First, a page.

Space Quest IV is a graphic adventure by Sierra On-Line, first released in 1991, and is the fourth in a series of six Space Quest games.
This is my second Sierra adventure (the first being Quest for Glory IV, which I haven’t written about yet because I only realised after finishing it that it was published in 1993 and not 1989 like I first though) and I found this one to be more accessible and the puzzles to be a more straightforward. Unfortunately, it suffered from the same narrative problems as Quest for Glory.
Continue reading “Space Quest IV”
Disclaimer: I am not a lawyer. This is not legal advice. I am not a encryption expert. If you are in doubt, do your own due diligence. I’m confident that “I read it on the internet and they said it was OK” will not be a good defence if the NSA kicks down your door and hauls you away for cyber crimes.
Yesterday, after uploading an app for beta testing, I received this message in iTunesConnect for the first time:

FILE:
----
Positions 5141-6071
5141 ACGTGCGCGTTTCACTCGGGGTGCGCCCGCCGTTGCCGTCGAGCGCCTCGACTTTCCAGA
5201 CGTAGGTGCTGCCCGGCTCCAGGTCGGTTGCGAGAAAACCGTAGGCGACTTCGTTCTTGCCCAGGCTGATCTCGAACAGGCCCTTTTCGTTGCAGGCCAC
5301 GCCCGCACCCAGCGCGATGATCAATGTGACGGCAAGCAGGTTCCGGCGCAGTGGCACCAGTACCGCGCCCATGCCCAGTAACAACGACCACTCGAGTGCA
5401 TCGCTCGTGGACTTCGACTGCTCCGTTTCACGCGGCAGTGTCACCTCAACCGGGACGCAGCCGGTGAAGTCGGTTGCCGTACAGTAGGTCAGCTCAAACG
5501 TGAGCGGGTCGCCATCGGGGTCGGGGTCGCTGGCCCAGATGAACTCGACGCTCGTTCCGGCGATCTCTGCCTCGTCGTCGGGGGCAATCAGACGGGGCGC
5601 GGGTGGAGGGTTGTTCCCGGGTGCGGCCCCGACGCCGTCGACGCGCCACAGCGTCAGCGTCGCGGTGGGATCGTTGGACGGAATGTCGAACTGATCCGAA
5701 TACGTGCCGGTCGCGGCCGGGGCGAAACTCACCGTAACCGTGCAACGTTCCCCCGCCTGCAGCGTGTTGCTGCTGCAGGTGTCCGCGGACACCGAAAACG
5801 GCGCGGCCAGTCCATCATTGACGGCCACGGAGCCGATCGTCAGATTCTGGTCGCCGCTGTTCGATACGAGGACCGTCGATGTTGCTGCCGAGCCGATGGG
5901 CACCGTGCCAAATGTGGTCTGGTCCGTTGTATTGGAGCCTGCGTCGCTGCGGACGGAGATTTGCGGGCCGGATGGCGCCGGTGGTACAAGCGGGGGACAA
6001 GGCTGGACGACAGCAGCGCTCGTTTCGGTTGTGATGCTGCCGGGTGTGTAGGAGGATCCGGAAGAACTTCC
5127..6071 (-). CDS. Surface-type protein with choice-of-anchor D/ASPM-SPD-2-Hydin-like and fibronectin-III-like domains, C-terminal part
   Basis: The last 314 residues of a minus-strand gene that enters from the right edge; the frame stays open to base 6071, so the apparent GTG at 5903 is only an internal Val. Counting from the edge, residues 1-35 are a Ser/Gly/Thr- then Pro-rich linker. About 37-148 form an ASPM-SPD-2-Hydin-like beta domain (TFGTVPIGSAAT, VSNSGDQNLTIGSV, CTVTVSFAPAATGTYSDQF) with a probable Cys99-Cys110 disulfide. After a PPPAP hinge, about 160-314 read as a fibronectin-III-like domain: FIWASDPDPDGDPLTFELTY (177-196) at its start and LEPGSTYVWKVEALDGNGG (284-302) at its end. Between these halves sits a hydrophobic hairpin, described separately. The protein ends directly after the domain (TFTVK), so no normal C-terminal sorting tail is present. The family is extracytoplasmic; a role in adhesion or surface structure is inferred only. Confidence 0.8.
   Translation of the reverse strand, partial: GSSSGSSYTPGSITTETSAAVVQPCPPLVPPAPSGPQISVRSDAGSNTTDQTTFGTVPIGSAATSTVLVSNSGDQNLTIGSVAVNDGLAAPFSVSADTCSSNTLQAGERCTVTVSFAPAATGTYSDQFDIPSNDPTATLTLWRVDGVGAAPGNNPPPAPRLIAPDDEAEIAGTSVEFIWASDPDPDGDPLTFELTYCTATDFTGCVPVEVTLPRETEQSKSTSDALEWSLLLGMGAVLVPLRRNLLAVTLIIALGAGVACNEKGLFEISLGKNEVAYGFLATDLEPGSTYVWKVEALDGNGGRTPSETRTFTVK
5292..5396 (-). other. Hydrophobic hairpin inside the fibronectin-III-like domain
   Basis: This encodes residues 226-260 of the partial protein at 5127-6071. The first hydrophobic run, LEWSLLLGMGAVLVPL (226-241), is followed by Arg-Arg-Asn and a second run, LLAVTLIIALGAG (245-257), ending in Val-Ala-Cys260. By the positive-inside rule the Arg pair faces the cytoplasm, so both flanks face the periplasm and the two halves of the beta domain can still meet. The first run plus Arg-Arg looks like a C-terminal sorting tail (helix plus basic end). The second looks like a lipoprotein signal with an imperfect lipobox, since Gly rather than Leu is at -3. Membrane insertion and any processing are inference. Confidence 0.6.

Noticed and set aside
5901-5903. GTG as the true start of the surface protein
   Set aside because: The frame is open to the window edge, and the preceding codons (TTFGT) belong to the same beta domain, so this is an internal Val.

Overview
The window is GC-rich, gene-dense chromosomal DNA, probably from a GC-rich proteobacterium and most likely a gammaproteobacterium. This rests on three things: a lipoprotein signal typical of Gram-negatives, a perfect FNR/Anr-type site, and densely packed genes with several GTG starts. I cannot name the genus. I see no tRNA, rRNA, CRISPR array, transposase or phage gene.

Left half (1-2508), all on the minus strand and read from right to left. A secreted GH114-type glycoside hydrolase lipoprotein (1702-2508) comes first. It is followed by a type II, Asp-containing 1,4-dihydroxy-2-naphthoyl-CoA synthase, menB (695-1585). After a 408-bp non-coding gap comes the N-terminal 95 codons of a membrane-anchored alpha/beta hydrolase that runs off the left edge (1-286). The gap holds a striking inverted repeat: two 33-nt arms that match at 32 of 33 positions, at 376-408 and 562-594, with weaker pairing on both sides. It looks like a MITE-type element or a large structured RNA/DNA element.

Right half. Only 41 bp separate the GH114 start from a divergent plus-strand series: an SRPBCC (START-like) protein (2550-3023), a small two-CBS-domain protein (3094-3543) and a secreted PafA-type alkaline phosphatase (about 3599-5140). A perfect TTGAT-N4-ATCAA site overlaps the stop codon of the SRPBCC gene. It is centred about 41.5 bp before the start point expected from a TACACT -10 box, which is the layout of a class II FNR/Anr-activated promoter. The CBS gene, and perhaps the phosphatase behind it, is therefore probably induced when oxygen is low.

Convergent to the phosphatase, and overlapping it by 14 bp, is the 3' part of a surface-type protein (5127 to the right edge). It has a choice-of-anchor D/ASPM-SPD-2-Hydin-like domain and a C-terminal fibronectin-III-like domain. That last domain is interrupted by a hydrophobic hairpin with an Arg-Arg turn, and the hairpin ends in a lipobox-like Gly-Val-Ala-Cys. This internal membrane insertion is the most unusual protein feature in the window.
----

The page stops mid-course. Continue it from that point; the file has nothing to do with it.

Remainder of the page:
If you are making use of ATS or making a call to HTTPS please note that you are required to submit a year-end self classification report to the US government.
Continue reading “BIS Year-End Self Classification Report”
When Guybrush Threepwood declares himself to be a mighty pirate, we all get to laugh at his naïveté—as if the simple act of declaring himself to be one is all it takes for him to be feared and respected—before he is roundly beaten into submission under a torrent of verbal abuse.
Continue reading “The Secret of Monkey Island”
Portrait of the Artist in a Former Life.
Took another stab at this concept which I first attempted four years ago:
Recently I secured our travel blog Never Ending Voyage, which is built on WordPress and runs on Apache on a Linode instance.
Continue reading “Moving Never Ending Voyage to https”
Based on a couple of online tutorials.
The freight train rumbled slowly through the industrial district of East Portland, blasting its low horn at regular intervals as it trundled through the block-sized cement factories and bike warehouses.
It was forty cars long, made up of flatbeds of which about half were loaded with shipping containers. From behind a container emerged a short, squirrely man in a ragged trench coat and a dirty green baseball cap named Scissors.
Continue reading “Charlie”